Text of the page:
What you have to understand about social media and abuse of Newcastle players
The subject of social media reared its ugly head recently, when Matz Sels felt compelled to delete his Twitter account after receiving abuse following the late equaliser Villa scored, which many supporters felt he was responsible for.
Exactly how many ‘fans’ abused Matz Sels is unknown and of course whether it one or a thousand, it us unnecessary, but is this really a problem?
Naturally it is/was a great story for the media, Newcastle fans abusing their own player etc etc but is it not a bit of a story with no legs?
Probably just as long as there have been football matches, there have been fans with opinions and some going over the top about it.
I remember even when Newcastle were playing such brilliant stuff under Kevin Keegan, there was a bloke sat near us who wouldn’t stop going on about United’s dodgy defending even if we were winning 5-1.
Ask any mature Newcastle fan and they would tell you that NUFC stalwart Frank Clark would still get stick from some of his ‘fans’ as he patrolled the left side of the pitch, even though he was a local lad who’d spent half his life at the club and won the Fairs Cup.
No doubt there will be similar tales from the Milburn era about certain players.
The point is that nothing has really changed, just the way the abuse is delivered.
The same teenage lads who used to be shouting abuse from the Leazes and Gallowgate terraces after a few shandies, are the same ones who become courageous keyboard/keypad warriors, able to deliver abuse direct onto a player’s Twitter timeline.
It really is pointless for current players to have these social media accounts that supporters can interact with.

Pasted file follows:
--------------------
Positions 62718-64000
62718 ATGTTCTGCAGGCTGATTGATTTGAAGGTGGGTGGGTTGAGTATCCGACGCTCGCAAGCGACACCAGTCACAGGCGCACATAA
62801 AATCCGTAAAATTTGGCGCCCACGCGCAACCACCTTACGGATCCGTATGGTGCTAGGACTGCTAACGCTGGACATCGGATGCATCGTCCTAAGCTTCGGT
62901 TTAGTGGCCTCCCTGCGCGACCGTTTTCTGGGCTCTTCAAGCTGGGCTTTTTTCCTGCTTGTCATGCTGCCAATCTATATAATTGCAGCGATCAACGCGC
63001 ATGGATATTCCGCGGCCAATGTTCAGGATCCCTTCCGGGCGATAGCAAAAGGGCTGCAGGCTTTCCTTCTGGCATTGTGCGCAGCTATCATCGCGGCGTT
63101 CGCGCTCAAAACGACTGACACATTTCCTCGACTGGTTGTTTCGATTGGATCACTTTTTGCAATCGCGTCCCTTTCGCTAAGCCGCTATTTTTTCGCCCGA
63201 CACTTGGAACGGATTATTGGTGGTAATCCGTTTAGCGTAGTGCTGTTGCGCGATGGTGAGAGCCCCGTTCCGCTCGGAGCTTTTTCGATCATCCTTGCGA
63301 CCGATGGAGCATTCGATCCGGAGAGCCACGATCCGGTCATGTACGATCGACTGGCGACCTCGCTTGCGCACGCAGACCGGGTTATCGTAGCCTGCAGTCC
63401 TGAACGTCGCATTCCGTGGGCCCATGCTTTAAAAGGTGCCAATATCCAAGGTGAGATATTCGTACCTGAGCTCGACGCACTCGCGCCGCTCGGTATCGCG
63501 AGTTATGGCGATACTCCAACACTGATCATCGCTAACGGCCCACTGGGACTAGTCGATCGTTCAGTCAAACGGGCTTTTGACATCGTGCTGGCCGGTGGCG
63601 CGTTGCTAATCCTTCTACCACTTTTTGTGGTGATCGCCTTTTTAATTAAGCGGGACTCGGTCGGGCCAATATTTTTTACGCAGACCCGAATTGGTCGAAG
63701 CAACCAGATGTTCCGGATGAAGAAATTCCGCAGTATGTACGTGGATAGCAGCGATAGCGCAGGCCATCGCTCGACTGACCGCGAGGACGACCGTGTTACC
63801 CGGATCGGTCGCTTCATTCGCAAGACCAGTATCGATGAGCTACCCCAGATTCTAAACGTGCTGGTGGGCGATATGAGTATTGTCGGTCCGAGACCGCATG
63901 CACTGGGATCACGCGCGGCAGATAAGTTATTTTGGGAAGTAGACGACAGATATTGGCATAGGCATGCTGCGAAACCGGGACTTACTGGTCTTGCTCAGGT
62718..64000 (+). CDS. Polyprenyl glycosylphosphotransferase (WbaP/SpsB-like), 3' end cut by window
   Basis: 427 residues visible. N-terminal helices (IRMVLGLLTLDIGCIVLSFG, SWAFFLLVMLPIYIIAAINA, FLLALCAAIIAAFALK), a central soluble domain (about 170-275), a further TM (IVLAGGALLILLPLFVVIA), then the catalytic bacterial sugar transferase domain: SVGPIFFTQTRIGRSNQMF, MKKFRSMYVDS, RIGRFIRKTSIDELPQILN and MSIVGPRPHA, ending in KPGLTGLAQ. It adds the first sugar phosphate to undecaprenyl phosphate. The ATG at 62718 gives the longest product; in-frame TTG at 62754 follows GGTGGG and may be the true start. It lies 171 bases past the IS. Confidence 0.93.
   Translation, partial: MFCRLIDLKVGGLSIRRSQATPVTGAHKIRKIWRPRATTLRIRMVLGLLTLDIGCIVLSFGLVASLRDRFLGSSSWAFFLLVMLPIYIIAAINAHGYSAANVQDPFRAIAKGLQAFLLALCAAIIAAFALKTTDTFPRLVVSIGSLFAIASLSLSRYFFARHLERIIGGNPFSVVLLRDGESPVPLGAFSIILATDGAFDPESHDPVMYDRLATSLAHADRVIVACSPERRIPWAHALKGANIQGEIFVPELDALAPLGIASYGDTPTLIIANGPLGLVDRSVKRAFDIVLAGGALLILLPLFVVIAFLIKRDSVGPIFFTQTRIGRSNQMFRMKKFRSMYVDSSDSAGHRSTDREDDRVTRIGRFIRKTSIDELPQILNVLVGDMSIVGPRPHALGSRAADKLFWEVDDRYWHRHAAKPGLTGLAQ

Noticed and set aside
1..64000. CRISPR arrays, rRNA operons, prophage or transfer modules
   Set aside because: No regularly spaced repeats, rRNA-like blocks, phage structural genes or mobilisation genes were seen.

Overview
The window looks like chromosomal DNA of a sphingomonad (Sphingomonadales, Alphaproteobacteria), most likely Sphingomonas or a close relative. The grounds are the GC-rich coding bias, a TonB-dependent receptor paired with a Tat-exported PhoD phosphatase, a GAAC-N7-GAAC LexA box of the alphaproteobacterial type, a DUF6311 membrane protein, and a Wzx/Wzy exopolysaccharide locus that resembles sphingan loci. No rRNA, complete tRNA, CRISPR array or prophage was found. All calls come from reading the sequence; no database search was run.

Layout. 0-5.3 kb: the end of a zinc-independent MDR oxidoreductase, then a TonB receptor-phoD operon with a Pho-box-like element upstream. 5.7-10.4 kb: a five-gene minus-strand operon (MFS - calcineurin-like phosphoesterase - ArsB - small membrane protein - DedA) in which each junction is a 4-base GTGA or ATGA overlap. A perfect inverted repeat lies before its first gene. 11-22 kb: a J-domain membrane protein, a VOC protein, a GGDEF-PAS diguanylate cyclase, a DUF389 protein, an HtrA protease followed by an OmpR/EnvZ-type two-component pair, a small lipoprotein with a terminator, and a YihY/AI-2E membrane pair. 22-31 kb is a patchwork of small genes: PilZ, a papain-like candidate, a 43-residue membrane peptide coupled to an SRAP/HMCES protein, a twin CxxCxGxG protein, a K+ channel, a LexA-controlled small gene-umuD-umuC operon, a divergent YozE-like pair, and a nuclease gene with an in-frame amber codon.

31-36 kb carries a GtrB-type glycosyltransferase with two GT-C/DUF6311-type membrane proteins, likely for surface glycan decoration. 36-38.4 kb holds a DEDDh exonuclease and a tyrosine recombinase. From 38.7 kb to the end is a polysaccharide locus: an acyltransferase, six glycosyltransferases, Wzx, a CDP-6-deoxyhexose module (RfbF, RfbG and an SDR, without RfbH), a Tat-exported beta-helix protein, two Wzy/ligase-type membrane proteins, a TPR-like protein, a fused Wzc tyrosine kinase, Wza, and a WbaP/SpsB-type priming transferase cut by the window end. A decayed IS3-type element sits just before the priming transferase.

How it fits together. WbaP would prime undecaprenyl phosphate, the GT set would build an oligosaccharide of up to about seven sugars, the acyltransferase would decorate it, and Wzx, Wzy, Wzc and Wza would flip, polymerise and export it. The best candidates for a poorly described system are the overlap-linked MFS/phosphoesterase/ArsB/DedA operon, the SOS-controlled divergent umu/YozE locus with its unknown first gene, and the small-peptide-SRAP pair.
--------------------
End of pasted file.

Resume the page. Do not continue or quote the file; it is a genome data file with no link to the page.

It is a bit of a myth anyway that you are interacting with the actual player on many occasions, with probably the majority of the top performers paying a company/individual to ‘manage’ their account.
The question also is what is the point, apart from increasing a player’s already over inflated sense of their own worth, by having tens/hundreds of thousands of followers.
It is simply an illusion in most cases that it gives supporters a chance to get closer to their idols in this modern era of such a gap between footballers and the public, particularly when it comes to money.
Back in the day Newcastle players lived relatively normal lives, earning a few more quid but generally living on a relatively normal estate alongside ordinary supporters. Every day they would mix with fans in local shops, pubs etc rather than living in high end areas where only other rich people tend to live.
Back in those days if players were going through a rough patch they ran the risk of getting an earful even just popping out for a pint or a newspaper.
Compared to that, are today’s cosseted players really upset when some cowardly anonymous knacker posts a message saying they are crap, or using the more over the top words which sadly are just the norm in today’s social media driven world?
Anything that proves even the smallest distraction from what they’re paid to do, players should look to remove from the equation.
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